Fighting Fear

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Individuals developing psychiatric disorders after fewer than 200 days could successfully be returned to combat by the excellent frontline treatment developed in North Africa. But a man who was “worn out” was through as a fighting soldier. (Years later studies showed these ex-soldiers functioning at normal levels in civilian life.)

What was combat stress really like? I needed to go see for myself. I had myself ordered to a battalion aid station in the front lines. Under fire—from some small arms, bombs from airplanes, and, worse, “them shells”—I quickly learned that if the sound of an incoming round went from higher to lower, it had passed by to explode elsewhere. But if the sound kept rising, you’d better duck; it was coming your way. I learned to dive for cover with some enthusiasm.

The sense of danger hit me at once, and in my report I said that the experience of frontline combat duty could no more be comprehended by one who had not had it than could the experience of sexual intercourse. Constant fear of death accompanied a feeling of immediate deep bonding with the other men in the unit. Today, more than fifty years later, the faces of the men in my outfit are still vivid in my mind. If, for example, Blackie, a sergeant, should show up at my front door in Radnor, Pennsylvania, I would recognize him immediately, embrace him, and invite him to stay for as long as he wished. This is true despite the fact that I was with the unit for only three days. I noticed, too, that once I received orders to return to the rear, the feeling of bonding disappeared immediately. I became a stranger in their midst.

Once out of the line, seeking remedies, I consulted with various division psychiatrists who had been diagnosing and treating NP cases for many months. All cited the poor morale, the hopelessness of the infantryman; he saw himself as underappreciated, as the low man on the totem pole, the sucker. One way to attack this was by publicly recognizing the frontline soldier’s importance. I proposed establishing a large combat badge, bright blue, to be worn by every fighting infantryman, and also providing extra pay for days spent in action.

But most important, we had to offer a ray of hope. Army regulations assigned soldiers to frontline duty —period. The only way out was death, injury, or war’s end.

The only remedy would be to change regulations so as to offer a foreseeable end to combat duty and honorable escape. My next step was to return to Washington as rapidly as possible to try to get such a measure adopted. I was concerned that my written report, which I carried with me, might be deemed critical of theater operations—as indeed it was—and seized by censors at the airport. I managed to have myself made a military “courier.” This meant I was given a locked and sealed briefcase, chained to my wrist, immune to censorship. It contained confidential documents, among them my report, and I passed into the States without incident.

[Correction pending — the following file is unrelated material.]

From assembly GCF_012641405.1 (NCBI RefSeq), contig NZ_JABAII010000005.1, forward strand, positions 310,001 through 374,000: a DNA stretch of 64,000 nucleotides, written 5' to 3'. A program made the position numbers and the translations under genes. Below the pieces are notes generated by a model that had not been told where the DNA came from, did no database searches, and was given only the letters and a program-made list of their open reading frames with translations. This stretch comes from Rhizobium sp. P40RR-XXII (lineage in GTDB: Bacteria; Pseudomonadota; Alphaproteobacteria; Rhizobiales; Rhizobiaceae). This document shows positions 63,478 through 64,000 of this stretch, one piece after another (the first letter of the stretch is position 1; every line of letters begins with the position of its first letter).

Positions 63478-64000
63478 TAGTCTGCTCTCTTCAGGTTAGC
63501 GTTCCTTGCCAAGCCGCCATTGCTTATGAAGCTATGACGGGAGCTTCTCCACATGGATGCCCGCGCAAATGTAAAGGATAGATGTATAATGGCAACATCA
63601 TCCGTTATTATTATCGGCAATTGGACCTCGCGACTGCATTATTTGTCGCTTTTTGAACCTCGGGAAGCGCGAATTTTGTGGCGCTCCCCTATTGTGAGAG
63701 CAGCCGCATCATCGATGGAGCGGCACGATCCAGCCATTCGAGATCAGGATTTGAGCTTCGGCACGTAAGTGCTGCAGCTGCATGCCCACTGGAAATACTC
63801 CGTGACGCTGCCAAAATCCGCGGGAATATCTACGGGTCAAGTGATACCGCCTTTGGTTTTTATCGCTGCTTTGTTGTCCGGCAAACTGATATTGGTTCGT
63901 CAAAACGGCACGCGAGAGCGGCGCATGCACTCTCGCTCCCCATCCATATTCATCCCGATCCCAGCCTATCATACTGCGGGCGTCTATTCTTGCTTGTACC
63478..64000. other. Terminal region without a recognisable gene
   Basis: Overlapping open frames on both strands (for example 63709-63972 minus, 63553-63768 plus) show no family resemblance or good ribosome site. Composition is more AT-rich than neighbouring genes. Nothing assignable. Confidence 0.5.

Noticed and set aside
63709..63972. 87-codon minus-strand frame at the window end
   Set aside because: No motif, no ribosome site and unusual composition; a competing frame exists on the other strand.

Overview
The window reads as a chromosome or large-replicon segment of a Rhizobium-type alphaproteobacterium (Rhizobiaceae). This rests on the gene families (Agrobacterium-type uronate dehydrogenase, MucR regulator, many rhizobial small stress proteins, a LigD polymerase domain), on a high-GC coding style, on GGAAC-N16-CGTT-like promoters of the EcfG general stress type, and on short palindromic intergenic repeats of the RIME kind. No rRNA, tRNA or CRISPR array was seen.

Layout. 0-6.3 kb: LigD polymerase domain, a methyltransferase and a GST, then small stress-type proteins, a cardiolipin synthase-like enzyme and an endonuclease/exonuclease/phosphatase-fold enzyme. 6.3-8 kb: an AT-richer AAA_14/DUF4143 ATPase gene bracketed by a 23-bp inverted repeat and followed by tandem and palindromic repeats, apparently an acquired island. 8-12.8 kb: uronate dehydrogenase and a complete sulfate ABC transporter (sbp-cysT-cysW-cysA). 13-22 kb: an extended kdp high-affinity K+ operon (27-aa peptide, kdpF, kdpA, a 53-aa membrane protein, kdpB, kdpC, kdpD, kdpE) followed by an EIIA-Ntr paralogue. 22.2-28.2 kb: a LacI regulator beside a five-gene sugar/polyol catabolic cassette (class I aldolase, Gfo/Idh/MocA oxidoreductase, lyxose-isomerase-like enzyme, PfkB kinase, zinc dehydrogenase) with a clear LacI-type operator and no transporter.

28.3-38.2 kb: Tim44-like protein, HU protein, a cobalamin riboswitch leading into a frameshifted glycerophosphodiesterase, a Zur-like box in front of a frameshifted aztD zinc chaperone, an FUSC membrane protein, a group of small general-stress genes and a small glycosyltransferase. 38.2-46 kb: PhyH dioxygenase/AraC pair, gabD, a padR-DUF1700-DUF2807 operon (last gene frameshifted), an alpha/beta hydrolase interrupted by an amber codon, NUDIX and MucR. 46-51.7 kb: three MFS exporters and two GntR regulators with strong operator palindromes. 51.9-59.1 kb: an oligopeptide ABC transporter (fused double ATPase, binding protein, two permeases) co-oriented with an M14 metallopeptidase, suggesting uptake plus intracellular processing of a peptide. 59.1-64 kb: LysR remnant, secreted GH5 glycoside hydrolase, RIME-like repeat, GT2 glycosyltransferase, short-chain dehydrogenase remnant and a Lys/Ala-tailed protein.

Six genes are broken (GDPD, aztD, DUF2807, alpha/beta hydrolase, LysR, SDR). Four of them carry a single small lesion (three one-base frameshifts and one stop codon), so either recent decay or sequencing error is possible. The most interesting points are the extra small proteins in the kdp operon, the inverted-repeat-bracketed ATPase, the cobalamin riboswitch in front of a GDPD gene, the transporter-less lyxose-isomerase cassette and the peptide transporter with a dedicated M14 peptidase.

Army regulations assigned soldiers to frontline duty—period. The only way out was death, injury, or war’s end.

Back in Washington I began my chief task: to determine the optimum length of the tour—short enough to offer hope for the soldier, long enough to keep the loss of manpower to a minimum. The War Department would have to be assured that the loss was acceptable before it would seriously consider the proposal. I joined forces with Gilbert Beebe, a highly competent statistician in the Surgeon General’s Office, and we set to work determining and analyzing the casualty rates in the Mediterranean theater. By 214 aggregate days of combat duty, all men had broken down psychologically—that is, if they had not been wounded, killed, or lost to physical sickness. The number who had survived that long was so small that the loss of manpower involved in releasing them would be acceptably slight. We finally decided to recommend a tour of 180 aggregate days.

Now to compose that report and the proposal. I had been told that Gen. George Marshall, the Army Chief of Staff, would not read anything longer than a single paragraph on a single page. I distilled what I had to say into that space and bulwarked it with appendices and supporting data, along with the comments of various reviewing officers. Of course I never got a direct response from the general, but the limited tour of duty for infantrymen was adopted and became an Armywide policy, applied in both Europe and the Pacific during the final campaigns of the war—and in Korea and Vietnam as well.

Also adopted were those blue combat badges—plain for infantrymen who had not yet fought and embellished with a silver wreath once the wearer had seen action. They were worn proudly, I believe, and did raise the morale and status of the infantryman. (Soldiers in other combat units—artillery, for instance—who protested could be offered transfers into the infantry, whose casualty rates were invariably far higher.)